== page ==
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Martel's Marvelous Musings on Magnificent Miasmas of Merit

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  • MartelMartel Somewhere in PAPosts: 3,304 ✭✭✭✭
    Blech. I did not like the taste of this and couldn't smoke it for more than an inch. Having said that, I loved the aroma in the air and would love to be around someone else smoking it. Odd combination, but there it is.

    Now that you've read the bottom line review, errr, make that top line review, let me give you a few more notes on this.

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    The cigar had an almost dusty feel to it and an easy draw. The foot was unfinished, and toasted easily. I had no problems lighting this cigar and the burn transferred to the wrapper quite easily. It was a pleasure to light. Here are three pictures of the unfinished foot...

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    And band off...

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    This reminded me of doing wine tastings with my wife. She likes ungodly sweet and fruity wines that might as well be grape juice or fruit punch in my mind. I like something dryer with a lot of complexity. This cigar may have complexity, but it is overwhelmed by the sweetness and floral qualities. I was really hoping I might like this cigar as a change of pace kind of thing. I haven't tried any infused cigars, but this non-infused stick will get passed like a fruitcake if any more come my way. Fair warning.
    Intelligence is knowing that a tomato is a fruit; wisdom is knowing not to put it in a fruit salad.

    I like Oliva and Quesada (including Regius) a lot.  I will smoke anything, though.
  • MartelMartel Somewhere in PAPosts: 3,304 ✭✭✭✭
    Smoked this almost ROTT from a March Madness deal here at ccom. I love this place.

    I've not really enjoyed the Connys I've smoked so far, for the most part. I like flavor, and they just don't have much. I know, I know, it's subtle. Anyway, I've had connys that were okay before this smoke, but this one was fabulous. I gave it near perfect marks for construction and very high marks for flavor. The strength was mild throughout.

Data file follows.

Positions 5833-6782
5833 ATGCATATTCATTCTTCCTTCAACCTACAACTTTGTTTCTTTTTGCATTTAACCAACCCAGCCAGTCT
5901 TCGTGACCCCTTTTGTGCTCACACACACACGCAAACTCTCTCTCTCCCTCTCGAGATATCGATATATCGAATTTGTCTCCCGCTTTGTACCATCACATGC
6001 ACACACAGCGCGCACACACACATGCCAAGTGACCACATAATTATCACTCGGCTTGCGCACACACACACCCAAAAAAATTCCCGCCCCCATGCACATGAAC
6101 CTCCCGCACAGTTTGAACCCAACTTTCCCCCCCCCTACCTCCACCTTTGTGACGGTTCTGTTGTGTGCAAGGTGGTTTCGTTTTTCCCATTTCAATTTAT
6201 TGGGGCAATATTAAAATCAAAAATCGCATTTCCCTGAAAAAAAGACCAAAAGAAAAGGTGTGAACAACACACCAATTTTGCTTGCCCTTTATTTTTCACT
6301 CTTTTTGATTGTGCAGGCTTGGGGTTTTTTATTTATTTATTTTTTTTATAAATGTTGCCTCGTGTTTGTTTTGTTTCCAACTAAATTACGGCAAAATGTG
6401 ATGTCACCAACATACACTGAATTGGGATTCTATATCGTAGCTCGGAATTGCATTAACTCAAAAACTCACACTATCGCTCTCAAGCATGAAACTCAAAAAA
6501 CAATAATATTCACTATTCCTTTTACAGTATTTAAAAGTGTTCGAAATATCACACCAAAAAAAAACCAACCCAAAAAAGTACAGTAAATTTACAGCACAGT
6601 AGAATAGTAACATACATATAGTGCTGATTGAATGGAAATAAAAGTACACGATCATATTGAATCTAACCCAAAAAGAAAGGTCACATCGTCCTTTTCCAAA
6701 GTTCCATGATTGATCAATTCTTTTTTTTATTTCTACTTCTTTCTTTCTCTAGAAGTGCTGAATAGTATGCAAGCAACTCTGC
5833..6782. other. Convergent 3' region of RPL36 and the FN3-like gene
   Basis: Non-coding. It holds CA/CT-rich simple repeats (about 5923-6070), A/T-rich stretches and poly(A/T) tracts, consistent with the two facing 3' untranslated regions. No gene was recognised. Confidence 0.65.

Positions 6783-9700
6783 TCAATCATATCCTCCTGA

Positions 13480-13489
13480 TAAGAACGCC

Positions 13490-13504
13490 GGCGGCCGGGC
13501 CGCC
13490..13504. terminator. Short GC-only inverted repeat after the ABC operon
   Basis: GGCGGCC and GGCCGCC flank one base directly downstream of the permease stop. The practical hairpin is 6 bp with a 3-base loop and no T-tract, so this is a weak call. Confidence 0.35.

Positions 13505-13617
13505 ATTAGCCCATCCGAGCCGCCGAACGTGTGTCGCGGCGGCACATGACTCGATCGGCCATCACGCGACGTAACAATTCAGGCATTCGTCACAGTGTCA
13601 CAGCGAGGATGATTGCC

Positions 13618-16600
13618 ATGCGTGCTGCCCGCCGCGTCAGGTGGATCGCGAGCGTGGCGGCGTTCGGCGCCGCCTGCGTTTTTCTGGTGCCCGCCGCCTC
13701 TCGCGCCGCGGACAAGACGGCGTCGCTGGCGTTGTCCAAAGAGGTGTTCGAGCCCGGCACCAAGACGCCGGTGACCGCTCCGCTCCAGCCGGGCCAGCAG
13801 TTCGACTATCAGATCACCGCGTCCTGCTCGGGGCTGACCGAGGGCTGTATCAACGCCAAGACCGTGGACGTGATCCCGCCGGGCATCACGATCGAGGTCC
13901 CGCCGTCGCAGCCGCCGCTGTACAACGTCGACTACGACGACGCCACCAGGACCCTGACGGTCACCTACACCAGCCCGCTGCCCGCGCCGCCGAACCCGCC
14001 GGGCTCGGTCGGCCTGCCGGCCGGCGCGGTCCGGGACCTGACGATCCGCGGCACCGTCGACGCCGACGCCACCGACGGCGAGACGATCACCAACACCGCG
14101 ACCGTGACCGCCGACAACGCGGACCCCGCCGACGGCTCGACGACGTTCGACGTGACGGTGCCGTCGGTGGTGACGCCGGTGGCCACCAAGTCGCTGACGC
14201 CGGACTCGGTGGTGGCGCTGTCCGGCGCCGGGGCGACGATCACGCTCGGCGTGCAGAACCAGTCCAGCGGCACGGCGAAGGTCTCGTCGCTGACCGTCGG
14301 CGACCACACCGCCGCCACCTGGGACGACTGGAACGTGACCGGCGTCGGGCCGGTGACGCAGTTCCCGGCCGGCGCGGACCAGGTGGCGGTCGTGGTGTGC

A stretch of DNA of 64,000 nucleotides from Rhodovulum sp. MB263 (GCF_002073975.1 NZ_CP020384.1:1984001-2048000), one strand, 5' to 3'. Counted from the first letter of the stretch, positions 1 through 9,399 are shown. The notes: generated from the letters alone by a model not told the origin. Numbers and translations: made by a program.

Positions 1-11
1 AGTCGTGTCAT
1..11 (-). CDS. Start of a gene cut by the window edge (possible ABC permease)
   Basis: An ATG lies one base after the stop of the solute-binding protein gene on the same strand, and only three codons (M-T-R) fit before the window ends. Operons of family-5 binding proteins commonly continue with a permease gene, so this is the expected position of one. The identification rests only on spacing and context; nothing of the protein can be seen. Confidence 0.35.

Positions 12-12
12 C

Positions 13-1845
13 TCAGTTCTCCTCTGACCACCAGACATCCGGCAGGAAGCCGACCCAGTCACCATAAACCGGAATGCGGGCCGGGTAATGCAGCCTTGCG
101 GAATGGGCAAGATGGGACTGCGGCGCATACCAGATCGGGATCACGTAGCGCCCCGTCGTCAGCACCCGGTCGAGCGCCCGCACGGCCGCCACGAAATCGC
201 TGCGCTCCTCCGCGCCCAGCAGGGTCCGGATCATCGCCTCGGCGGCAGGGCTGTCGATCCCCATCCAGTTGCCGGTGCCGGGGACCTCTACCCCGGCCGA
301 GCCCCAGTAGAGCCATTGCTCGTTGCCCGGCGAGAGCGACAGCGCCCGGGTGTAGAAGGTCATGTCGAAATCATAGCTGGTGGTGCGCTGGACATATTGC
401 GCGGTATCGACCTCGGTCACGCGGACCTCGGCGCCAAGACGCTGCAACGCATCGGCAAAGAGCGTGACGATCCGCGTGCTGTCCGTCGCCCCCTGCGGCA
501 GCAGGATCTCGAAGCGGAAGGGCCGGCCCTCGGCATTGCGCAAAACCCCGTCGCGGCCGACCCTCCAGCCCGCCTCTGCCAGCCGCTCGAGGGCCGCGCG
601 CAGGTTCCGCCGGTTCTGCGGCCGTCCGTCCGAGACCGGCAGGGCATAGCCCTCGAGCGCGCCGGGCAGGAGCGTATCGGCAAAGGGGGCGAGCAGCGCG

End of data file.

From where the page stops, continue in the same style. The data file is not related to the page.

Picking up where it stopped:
photo IMAG0269_zps3f7ab830.jpg

    At first look after removing this from the wrapper, there are some almost green hues to the wrapper, which also seems to be translucent in spots, almost. It's mostly a nice golden color; it does have several seams and veins. The overall appearance is pleasantly interesting. I am concerned about one tiny bit of wrapper that got left outside the cap and some stuck to the band when I removed it. Neither proves to be an issue. The cigar smells lightly like tobacco and farm. The cap tastes creamy, and after the cut, the draw is just a little tight. I do get one or two flakes after cutting this one. Goes with the territory.

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    After a long slow toast while I sip my coffee, this lights and warms up well. It remains creamy and mild, just like the pre-light draw, but with distinct tobacco flavors. Into the first third, the cream becomes a cream sauce with the addition of salt and mild black pepper flavors. The ash on the foot is very white, which surprises me considering there isn't a lot of contrast from the wrapper. The cigar also puts out a good amount of smoke and just has a good overall feel to it, even though it is kind of on the large side at 6x60. As I retrohale in the first third-I'm really not good at this technique, yet-the cigar reminds me of a wood fire made from unseasoned, green twigs. There are lots of woodsy aromas in the air as well. The ash holds strong all the way through this third that has been marked by pleasant cream and wood flavors. It's mild but really tasty.